The Knicks have had a lot of success this year playing two point guards, and I think because of their roster, it’s something they have to do in order to be successful. The numbers and what the eyes see dictate that Prigioni needs to be on the floor. He makes the Knicks a better team — and the players around him better, too.
He helps the Knicks move the ball and play better defense, their two greatest weaknesses. If that means fewer minutes for Kidd, or even Iman Shumpert, so be it. He has outperformed both players. He’s not inexperienced, having played in a number of huge international games. Big moments won’t wow him.
So he should be part of more moments as the season ticks down for New York.
– Carmelo Anthony looks great. I guess he should have gotten over his fear of needles before the West Coast trip and had that knee drained right away. Or better yet, maybe the doctors and the front office should have made him do something sooner. At least he’s back healthy and should be for the remainder of the season.
– If the Knicks get Tyson Chandler back, don’t expect Kenyon Martin’s minutes to change. He has become the Knicks’ second-best frontcourt defender in no time. He is athletic, rotates well and communicates. I can’t wait to see Chandler and Martin playing defense together down low. It should be a lot of fun. Even though it means Carmelo playing power forward, I would love to see the Knicks’ defense with a five-man lineup of Chandler, Martin, Melo, Smith and Felton — or even better, Prigioni.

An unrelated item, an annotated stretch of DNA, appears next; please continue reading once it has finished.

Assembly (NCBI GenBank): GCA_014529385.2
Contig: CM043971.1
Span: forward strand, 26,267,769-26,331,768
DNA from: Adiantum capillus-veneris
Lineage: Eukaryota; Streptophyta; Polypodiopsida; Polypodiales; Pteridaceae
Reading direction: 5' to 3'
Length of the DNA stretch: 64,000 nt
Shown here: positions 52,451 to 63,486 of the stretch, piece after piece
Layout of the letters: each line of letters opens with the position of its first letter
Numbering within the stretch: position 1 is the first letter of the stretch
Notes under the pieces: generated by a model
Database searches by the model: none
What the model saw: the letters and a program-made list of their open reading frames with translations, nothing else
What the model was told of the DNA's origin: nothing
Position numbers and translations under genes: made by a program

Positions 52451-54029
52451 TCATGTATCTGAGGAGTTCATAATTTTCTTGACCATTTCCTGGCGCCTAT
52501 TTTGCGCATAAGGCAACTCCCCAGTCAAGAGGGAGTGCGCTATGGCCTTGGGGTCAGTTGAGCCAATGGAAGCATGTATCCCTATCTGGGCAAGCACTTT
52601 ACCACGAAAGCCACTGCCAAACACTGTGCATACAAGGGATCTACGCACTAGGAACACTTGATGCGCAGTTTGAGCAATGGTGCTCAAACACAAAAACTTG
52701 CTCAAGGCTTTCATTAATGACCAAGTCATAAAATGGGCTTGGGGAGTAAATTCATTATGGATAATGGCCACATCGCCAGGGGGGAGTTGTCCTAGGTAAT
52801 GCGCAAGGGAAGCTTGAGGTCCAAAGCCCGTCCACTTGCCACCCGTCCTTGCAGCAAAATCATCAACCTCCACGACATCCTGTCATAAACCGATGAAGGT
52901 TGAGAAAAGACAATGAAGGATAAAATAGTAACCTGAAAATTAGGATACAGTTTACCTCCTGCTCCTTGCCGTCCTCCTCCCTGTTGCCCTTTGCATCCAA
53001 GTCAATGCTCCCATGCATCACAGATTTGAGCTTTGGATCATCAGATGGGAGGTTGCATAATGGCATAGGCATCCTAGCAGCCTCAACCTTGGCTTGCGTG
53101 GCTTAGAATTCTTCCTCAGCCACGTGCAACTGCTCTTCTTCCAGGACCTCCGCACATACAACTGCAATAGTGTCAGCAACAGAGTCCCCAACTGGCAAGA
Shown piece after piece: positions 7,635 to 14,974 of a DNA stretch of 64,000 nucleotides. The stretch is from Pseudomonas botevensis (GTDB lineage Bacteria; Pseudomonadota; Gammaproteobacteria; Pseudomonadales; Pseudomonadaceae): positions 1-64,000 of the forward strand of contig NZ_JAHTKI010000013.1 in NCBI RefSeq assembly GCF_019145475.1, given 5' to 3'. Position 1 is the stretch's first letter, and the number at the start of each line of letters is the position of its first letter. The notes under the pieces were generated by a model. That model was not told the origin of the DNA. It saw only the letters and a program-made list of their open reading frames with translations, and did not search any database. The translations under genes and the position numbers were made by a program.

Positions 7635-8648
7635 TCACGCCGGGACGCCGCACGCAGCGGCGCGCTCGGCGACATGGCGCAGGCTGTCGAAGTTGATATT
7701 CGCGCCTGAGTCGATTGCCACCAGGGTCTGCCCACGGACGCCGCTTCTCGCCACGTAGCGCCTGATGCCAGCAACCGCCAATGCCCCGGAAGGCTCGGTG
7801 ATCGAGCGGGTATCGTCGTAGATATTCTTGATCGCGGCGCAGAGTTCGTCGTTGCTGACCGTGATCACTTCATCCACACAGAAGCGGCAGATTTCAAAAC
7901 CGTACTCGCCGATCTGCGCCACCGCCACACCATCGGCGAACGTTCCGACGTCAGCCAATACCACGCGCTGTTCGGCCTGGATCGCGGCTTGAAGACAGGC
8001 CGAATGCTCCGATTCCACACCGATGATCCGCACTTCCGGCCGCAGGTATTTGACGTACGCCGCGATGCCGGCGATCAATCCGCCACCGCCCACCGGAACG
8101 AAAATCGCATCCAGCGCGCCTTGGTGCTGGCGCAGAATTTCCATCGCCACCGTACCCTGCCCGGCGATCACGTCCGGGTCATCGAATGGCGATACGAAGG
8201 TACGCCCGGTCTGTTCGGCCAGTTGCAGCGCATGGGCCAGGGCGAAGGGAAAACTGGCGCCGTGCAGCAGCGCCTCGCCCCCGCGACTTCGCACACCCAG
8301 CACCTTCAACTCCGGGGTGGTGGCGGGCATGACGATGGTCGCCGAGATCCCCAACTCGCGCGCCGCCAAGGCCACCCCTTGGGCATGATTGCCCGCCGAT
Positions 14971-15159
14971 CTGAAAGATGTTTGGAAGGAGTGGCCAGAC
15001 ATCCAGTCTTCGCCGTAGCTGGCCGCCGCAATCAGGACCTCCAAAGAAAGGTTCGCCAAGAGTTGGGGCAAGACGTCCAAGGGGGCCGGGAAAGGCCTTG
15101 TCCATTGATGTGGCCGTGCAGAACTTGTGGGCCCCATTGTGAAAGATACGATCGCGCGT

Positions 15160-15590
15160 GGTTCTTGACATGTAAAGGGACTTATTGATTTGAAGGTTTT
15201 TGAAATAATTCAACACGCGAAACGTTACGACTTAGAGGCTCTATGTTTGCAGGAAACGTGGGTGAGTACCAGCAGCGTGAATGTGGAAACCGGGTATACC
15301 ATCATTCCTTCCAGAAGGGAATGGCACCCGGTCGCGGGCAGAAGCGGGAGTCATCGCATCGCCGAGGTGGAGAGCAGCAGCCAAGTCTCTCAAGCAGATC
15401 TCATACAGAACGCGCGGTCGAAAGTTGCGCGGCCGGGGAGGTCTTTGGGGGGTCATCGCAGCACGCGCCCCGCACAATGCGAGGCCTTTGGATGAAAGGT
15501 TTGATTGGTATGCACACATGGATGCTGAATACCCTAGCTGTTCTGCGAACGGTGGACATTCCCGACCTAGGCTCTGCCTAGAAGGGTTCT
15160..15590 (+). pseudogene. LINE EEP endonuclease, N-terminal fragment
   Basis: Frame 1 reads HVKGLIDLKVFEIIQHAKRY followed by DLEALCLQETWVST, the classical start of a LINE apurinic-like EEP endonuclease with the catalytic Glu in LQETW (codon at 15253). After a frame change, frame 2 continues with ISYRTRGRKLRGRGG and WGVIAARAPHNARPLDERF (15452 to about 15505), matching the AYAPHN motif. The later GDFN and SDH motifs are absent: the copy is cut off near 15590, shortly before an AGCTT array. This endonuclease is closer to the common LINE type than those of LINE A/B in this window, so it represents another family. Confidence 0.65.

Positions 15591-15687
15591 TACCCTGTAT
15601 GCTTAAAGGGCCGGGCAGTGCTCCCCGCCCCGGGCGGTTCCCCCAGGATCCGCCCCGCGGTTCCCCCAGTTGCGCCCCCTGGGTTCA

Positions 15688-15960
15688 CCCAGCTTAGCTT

– Now would be a good time for Steve Novak to regain his shooting stroke.
– It’s sad to see Kurt Thomas out for a couple months, but despite his game against the Utah, the Knicks won’t miss much with him out of the lineup. The Knicks really need to consider picking up a player or two with Rasheed Wallace and Thomas out for significant periods of time. Martin has been injury prone throughout his career and now Chandler has a disk problem. The Knicks need frontcourt depth.
– I’m not advocating rushing back Chandler, but the Knicks need him back for next week’s back-to-back against the Celtics and Grizzlies. I don’t think they’ll be able to beat either team if he can’t play. Then again, going by the Knicks’ recent injury prognostications on injuries, thinking Chandler will be back next week is as crazy as thinking Wallace was actually day-to-day back in February.
– Good for Shumpert that the pop in his knee was just scar tissue and not a ligament. Maybe that tearing of scar tissue means he is getting closer to regaining his explosion. He’s shown progress but still is not the athlete he was before the knee injury. To his credit, his three-point shooting really improved this season.
You can follow me on Twitter @Schmeelk for everything Knicks, Giants, Yankees and New York sports.